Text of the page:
Writing a good abstract is a formidable undertaking and many novice researchers wonder how it is possible to condense months of work into to words. Nevertheless, creating a well-written abstract is a skill that can be learned and mastering the skill will increase the probability that your research will be selected for presentation. The first rule of writing abstracts is to know the rules.
Format for the paper Edit your paper! A standard format is used for these articles, in which the author presents the research in an orderly, logical manner. This doesn't necessarily reflect the order in which you did or thought about the work.
The title should be appropriate for the intended audience. The title usually describes the subject matter of the article: Effect of Smoking on Academic Performance" Sometimes a title that summarizes the results is more effective: The person who did the work and wrote the paper is generally listed as the first author of a research paper.
For published articles, other people who made substantial contributions to the work are also listed as authors. An abstract, or summary, is published together with a research article, giving the reader a "preview" of what's to come.
Such abstracts may also be published separately in bibliographical sources, such as Biologic al Abstracts. They allow other scientists to quickly scan the large scientific literature, and decide which articles they want to read in depth. The abstract should be a little less technical than the article itself; you don't want to dissuade your potent ial audience from reading your paper.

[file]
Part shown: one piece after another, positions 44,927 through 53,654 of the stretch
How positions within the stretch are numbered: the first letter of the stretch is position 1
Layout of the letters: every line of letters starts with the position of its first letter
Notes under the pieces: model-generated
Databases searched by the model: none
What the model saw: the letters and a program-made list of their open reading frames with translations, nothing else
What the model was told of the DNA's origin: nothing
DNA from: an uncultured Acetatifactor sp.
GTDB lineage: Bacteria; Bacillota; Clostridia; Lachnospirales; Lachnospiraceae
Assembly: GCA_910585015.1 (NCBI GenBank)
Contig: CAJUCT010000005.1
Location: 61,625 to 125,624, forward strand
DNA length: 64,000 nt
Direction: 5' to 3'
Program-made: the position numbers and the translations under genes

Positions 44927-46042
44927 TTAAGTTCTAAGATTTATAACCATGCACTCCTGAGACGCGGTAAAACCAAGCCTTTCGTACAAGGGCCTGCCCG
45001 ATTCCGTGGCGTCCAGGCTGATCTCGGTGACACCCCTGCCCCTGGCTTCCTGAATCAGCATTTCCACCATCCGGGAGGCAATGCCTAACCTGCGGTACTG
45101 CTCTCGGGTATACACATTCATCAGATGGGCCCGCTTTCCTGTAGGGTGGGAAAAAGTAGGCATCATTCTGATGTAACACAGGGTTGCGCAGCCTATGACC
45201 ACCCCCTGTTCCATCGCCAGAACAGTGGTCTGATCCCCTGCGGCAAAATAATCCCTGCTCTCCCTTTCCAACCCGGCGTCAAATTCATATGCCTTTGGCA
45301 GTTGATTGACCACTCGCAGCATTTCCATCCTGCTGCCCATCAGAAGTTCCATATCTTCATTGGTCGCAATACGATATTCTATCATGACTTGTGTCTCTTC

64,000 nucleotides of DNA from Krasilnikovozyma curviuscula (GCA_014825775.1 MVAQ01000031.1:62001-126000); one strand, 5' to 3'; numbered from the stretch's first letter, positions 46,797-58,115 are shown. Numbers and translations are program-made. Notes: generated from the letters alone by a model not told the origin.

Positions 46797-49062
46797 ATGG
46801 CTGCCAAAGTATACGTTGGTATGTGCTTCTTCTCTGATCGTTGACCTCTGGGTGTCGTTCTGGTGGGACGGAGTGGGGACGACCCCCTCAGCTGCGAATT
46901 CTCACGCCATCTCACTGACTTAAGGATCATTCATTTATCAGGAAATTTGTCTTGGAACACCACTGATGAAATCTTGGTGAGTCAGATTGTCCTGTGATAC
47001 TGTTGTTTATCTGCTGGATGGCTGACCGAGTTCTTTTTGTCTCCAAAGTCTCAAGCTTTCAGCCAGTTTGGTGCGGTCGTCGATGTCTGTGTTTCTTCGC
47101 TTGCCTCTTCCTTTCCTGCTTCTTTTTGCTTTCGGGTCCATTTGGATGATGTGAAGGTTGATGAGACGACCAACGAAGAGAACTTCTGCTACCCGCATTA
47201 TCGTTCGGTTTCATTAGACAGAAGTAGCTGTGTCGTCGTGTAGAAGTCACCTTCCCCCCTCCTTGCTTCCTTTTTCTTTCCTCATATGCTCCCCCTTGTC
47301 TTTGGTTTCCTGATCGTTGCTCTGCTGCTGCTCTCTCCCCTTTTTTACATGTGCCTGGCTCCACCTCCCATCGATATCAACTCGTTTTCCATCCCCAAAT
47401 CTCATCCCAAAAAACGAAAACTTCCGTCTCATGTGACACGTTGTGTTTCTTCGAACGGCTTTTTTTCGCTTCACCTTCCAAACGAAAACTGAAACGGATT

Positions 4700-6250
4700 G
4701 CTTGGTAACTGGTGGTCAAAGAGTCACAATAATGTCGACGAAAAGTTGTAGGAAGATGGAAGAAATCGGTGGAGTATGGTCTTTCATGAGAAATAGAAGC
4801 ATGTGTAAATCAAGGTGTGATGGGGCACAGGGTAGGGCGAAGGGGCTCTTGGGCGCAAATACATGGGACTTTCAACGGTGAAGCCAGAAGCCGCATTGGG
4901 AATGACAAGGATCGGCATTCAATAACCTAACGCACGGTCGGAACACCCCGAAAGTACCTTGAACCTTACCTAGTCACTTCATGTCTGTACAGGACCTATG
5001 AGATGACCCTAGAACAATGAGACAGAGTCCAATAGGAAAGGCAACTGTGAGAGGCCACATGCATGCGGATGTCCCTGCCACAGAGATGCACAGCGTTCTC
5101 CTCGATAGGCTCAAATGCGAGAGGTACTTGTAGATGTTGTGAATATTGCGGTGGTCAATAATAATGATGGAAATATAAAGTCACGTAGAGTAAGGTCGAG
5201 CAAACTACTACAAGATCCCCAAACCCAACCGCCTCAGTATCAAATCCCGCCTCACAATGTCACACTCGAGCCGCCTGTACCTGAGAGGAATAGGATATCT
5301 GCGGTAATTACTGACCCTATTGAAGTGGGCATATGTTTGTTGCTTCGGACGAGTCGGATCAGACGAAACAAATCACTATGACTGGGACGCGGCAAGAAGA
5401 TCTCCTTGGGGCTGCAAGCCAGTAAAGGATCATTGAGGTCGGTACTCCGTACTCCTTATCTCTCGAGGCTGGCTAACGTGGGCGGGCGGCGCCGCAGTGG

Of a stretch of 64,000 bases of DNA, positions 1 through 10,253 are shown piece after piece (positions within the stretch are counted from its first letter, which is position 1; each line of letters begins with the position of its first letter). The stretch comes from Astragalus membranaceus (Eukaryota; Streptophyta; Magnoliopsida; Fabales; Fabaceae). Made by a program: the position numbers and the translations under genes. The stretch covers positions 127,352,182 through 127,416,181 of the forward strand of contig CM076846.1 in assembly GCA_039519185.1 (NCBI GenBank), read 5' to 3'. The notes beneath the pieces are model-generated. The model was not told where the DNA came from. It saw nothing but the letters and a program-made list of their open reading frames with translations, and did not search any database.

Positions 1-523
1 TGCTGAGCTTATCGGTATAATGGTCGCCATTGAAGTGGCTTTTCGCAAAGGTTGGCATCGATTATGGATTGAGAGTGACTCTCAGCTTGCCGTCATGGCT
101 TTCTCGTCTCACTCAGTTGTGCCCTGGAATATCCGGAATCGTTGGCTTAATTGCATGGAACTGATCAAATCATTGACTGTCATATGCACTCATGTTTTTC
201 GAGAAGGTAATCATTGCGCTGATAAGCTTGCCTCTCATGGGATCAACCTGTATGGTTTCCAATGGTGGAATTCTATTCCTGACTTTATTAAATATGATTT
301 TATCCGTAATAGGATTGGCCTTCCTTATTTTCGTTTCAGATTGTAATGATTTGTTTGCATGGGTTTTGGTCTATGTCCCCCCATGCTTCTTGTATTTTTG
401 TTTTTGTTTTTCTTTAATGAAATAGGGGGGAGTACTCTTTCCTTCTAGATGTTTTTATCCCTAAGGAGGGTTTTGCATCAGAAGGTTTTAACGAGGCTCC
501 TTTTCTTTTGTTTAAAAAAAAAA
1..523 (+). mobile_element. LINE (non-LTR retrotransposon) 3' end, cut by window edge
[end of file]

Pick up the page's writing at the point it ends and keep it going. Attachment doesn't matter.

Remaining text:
Your abstract should be one paragraph, of words, which summarizes the purpose, methods, results and conclusions of the paper. It is not easy to include all this information in just a few words.
Start by writing a summary that includes whatever you think is important, and then gradually prune it down to size by removing unnecessary words, while still retaini ng the necessary concepts. Don't use abbreviations or citations in the abstract.
It should be able to stand alone without any footnotes. Why is it interesting? The introduction summarizes the relevant literature so that the reader will understand why you were interested in the question you asked. One to fo ur paragraphs should be enough. End with a sentence explaining the specific question you asked in this experiment.
How did you answer this question? There should be enough information here to allow another scientist to repeat your experiment. Look at other papers that have been published in your field to get some idea of what is included in this section.
If you had a complicated protocol, it may helpful to include a diagram, table or flowchart to explain the methods you used. Do not put results in this section. You may, however, include preliminary results that were used to design the main experiment that you are reporting on. Mention relevant ethical considerations.
If you used human subjects, did they consent to participate.
If you used animals, what measures did you take to minimize pain? This is where you present the results you've gotten. Use graphs and tables if appropriate, but also summarize your main findings in the text.